|Publication number||US5444888 A|
|Application number||US 08/313,322|
|Publication date||Aug 29, 1995|
|Filing date||Sep 27, 1994|
|Priority date||Sep 27, 1994|
|Publication number||08313322, 313322, US 5444888 A, US 5444888A, US-A-5444888, US5444888 A, US5444888A|
|Inventors||Edward L. Withey|
|Original Assignee||Withey; Edward L.|
|Export Citation||BiBTeX, EndNote, RefMan|
|Patent Citations (12), Referenced by (9), Classifications (7), Legal Events (3)|
|External Links: USPTO, USPTO Assignment, Espacenet|
1. Field of the Invention
This invention relates generally to a device for cleaning the lower extremities of one's body and more particularly to a foot-cleaning apparatus, whereby the user thereof can maintain a substantially upright position during the cleaning of his or her feet, toes or lower portion of the legs without the need of bending over to do so.
2. Description of the Prior Art
There is a real need for a device to provide a suitable means for one to easily and safely clean and/or scrub the lower extremities of the body. This is especially true with regards to the elderly and infirm, those overweight or pregnant as well as people who have various medical conditions that make it difficult or prevent them from safely bending over, particularly in confined areas such as bathtubs or stall showers.
Many types of foot-cleaning devices have been tried and suggested. However, these devices have various limitations that restrict their use and are either specifically arranged for use as toe-cleaning devices, foot scrubbers or devices for applying various medicines. Moreover, some types of devices as mentioned above are complicated to operate, expensive to maintain and restricted to a particular use.
As example of some known cleaning devices one may refer to any of the following United States Patents.
There is disclosed in U.S. Pat. No. 3,531,814 to H. Safalow a toe-cleaning device that includes a conical-shaped toe cleaning member which is half brush and half sponge, and is mounted on a rod for insertion between adjacent toes.
In U.S. Pat. No. 3,939,825 to L. Krummenacher there is disclosed an apparatus for pedicure use which comprises a treatment chamber having an open top to allow at least one foot to be received in a device in which is operably mounted a foot-scrubbing means, a foot rest within the device, and a reciprocating means for foot-scrubbing action.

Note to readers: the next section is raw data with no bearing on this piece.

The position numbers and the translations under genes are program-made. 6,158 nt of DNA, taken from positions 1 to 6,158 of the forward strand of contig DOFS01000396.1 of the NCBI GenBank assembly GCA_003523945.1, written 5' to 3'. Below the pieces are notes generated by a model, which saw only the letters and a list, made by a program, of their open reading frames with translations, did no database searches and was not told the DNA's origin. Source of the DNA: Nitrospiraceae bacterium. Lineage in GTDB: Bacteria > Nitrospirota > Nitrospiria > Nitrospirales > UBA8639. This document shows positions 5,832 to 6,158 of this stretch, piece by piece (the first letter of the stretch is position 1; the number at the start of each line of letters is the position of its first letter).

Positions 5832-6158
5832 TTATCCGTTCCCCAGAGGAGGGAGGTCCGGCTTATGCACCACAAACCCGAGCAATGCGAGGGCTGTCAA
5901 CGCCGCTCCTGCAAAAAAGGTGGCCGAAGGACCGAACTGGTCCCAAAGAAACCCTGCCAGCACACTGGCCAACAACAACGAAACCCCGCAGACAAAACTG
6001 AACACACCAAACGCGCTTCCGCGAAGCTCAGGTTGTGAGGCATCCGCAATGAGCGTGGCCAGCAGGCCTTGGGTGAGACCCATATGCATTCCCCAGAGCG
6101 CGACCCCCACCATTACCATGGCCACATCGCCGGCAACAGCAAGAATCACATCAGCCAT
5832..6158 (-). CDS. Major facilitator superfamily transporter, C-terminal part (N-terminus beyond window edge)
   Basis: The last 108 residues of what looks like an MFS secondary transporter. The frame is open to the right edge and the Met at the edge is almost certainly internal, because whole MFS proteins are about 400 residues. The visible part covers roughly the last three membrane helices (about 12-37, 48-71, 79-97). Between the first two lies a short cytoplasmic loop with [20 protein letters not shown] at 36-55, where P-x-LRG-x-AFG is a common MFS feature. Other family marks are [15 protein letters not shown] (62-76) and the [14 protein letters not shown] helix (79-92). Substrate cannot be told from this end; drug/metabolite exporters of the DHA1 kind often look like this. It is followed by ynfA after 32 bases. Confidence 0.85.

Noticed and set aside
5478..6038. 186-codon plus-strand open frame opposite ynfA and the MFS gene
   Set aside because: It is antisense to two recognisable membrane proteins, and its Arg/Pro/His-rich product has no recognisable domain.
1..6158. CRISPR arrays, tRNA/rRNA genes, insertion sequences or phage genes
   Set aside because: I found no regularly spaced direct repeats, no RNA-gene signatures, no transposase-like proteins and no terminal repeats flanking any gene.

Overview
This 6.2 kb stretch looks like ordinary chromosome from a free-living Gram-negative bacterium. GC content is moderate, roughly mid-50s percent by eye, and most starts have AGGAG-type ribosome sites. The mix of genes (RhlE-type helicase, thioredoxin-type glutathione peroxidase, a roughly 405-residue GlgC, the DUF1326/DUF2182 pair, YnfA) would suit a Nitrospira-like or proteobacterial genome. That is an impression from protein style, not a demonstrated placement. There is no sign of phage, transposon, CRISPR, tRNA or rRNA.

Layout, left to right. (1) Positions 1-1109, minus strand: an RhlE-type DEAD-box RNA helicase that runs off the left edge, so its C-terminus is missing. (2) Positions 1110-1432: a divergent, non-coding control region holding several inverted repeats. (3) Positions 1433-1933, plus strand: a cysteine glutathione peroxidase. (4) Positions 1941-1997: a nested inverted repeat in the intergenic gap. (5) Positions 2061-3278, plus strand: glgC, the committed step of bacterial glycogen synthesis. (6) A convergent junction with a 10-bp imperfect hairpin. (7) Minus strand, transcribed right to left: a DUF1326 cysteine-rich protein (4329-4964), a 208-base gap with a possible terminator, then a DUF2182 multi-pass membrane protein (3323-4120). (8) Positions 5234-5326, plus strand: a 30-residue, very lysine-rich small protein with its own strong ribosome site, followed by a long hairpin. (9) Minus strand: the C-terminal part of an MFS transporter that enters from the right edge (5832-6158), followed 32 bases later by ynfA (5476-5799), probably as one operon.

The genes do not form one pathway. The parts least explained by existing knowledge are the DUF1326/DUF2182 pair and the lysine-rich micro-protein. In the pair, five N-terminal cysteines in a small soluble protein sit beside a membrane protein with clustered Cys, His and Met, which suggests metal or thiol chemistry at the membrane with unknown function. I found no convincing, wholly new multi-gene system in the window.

In U.S. Pat. No. 4,617,917 to G. C. Miller there is disclosed a foot-hygiene device that comprises a foundation member and a ventral brush supported by the foundation member for applying a scrubbing force to a ventral surface of the foot upon movement of the foot thereagainst.
In U.S. Pat. No. 4,961,733 to P. M. Joseph et al there is disclosed a foot cleaning and chemical application apparatus that comprises a handle, and a brush which is attached to the handle. The terminating end of the handle is adapted to removably receive a connector which supports absorbent sponge material having a size and shape to fit between the toes of a person for cleaning purposes.
In U.S. Pat. No. 4,520,525 there is disclosed an apparatus for brushing and cleaning feet which consists of an oblong receptacle having two compartments for the feet in which brush-like material is arranged to engage the toes of the feet.
In U.S. Pat. No. 4,532,668 there is disclosed a foot scrubber with a soap dispenser for users who cannot reach their feet, wherein the scrubber includes a handle connected to a vertical shaft having an arm for applying pressure on a compressible dispenser, only when the handle is in a predetermined angular position. Suction cups are also provided to hold the housing in place when the scrubber is in use.